DiVon Woods just wants to be great.
The Lakewood senior is a long-time member of the Gators' football team, starring as a linebacker and running back this past season. He's also been a member of the wrestling team since the sport returned to the school four years ago. His junior year included him making it to the state championship meet.
He's proud of the work he's done and wants to take things further. This senior season is the pinnacle of the work he's put in for a sport that was new to him as a freshman.
"Ever since I was younger, when I see people better than me, I want to get to the level they are at or past them," DiVon said. "I want to be looked at as better than everybody. At the same time, I know I have to keep a calm mindset when doing that, so I don't get cocky.
"I feel like it's taken me a long time to get where I'm at," DiVon continued. "You've really got to work at it to get better because wrestling isn't a sport that you can just pick up and automatically be good at. I like it because it is challenging. The biggest challenge was the mental (aspect). Wrestling is a hard sport physically but more so mentally. When you have someone on top of you and you have to try and not get pinned, there's a mindset you have to have in order to not lose. I didn't really start getting good until my sophomore and junior years. The most important thing for me was seeing that I was getting better. I was seeing that all my work that I was putting in was actually paying off.
STARTING FROM THE BOTTOM
The work on the wrestling mat for DiVon started after football season his freshman year. DiVon and Jayden "Scooby" Jones tried out for the wrestling team and began the journey of growing the program.
"I've known Scooby since we were playing parks and rec basketball in fifth grade, and we got to high school and we've just stuck together, "DiVon explained. "We both tried out for basketball our freshman year, and we didn't make it so we went and wrestled. There were only seven people on the team, and Scooby and I were the only freshmen. Wrestling was really small here. We were still going to tournaments and stuff, but we were trying to get our name established as a team.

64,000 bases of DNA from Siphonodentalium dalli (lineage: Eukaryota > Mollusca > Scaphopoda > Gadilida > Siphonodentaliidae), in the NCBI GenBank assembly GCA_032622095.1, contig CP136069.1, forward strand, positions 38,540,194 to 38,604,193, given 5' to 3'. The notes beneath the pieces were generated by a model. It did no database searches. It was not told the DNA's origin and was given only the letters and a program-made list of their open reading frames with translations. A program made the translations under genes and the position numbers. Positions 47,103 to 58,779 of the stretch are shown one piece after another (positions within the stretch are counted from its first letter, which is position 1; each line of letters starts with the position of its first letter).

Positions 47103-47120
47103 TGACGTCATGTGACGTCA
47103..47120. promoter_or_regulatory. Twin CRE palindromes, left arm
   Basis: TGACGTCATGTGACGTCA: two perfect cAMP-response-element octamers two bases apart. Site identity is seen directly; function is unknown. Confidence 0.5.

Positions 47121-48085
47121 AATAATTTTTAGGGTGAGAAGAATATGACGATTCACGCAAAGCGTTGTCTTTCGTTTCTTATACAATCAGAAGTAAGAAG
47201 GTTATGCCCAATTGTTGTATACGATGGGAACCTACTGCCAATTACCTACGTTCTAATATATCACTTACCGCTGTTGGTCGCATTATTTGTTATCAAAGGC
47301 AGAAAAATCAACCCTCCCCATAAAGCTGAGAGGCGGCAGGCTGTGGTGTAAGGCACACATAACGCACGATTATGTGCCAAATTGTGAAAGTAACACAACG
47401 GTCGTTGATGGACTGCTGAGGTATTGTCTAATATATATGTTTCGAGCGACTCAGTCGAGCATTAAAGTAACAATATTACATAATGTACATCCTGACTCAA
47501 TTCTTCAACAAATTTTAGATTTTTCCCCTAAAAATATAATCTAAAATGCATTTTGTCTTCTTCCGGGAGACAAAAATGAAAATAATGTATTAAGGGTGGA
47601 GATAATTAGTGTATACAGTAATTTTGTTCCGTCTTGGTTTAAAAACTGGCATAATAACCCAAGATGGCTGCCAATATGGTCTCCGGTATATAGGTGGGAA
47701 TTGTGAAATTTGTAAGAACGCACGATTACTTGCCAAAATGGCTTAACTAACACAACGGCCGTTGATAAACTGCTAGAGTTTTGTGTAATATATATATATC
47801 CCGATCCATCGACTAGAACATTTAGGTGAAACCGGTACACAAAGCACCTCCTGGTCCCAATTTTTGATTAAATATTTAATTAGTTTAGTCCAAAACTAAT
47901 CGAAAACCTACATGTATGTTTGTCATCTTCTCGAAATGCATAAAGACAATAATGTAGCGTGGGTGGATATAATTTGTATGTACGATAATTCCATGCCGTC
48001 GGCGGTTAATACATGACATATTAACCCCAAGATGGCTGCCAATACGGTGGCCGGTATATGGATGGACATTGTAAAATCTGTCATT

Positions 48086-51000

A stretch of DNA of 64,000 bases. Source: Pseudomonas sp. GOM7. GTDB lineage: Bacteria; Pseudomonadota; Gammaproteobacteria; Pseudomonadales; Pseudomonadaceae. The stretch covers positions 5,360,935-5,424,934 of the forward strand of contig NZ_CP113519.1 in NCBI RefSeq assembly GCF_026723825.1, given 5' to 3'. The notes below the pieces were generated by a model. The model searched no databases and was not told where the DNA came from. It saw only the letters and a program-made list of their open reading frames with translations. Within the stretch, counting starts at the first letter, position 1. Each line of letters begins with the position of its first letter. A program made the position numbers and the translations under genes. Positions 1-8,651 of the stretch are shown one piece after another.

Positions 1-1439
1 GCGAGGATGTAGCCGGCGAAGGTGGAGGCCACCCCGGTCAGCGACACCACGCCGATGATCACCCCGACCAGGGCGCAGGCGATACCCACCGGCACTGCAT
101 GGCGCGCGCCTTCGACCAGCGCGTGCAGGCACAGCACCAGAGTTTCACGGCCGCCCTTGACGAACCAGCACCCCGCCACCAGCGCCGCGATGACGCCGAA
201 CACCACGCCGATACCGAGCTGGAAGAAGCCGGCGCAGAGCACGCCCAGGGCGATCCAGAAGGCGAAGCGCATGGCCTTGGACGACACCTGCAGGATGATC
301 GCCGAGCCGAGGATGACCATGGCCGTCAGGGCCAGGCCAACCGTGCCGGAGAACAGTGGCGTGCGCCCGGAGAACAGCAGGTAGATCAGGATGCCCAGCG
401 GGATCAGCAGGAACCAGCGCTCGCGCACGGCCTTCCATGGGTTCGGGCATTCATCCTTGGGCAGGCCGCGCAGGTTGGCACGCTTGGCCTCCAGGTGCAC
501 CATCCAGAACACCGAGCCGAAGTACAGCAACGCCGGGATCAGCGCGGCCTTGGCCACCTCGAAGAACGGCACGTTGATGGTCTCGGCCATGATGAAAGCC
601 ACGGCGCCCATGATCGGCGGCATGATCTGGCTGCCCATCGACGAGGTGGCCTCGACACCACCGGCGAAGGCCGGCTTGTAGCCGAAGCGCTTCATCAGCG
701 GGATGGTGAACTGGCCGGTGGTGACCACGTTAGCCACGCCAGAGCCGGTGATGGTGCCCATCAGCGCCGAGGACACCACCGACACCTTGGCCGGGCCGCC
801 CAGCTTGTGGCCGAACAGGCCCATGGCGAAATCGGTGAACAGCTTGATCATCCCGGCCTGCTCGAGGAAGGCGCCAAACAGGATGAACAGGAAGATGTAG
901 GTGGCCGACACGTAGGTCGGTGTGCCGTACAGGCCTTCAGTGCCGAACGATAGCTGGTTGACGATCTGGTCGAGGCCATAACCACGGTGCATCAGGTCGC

"It's been fun to take a sport that isn't as known around here and help it to grow. It's funny. When people hear that you're wrestling, people think it's funny. They think it's like WWE and stuff like that. It's been cool to see their responses to different types of wrestling. My freshman year, I was the same way when coach [Josh] Williams told me to come out here. I thought it was something crazy, but I'm glad I fell in love with it."
Playing two physical sports can take a toll on the body. DiVon understands the challenge and has learned how to manage. While some physical challenges are consistent across the sports, there are also major differences, particularly in what muscles are being strained.
"Football season is really taxing, but wrestling is worse," DiVon said. "You work out muscles you don't really feel on a daily basis, so it's really hard. Your body is getting stretched and going in different directions it usually doesn't go, so you've got to try to keep it protected."
The transition between sports is also crucial.
"After football season they usually give me a one- or two-week grace period to get my mind and body back right after football season," DiVon explained. "I don't have to worry about cutting [weight] at all. During football season, you want to keep as much weight as you can to play. After football season, they never make us cut weight, we can choose to wrestle at whatever class we are near."
There was a football moment during his junior year that helped to shape his mentality going forward.
"Football helped to shape my mindset. Coach Williams helped with that, too," DiVon said. "My 11th-grade year I was starting on varsity, but I wasn't performing as good as I should have, and Coach Williams benched me. It made me sit back and reevaluate myself. It humbled me a lot. So now, I'm more self-critical and try to over excel."
OFF THE MAT
DiVon has three sisters and a niece. As the only men in the family, DiVon and his father, Damion, formed a natural bond around sports.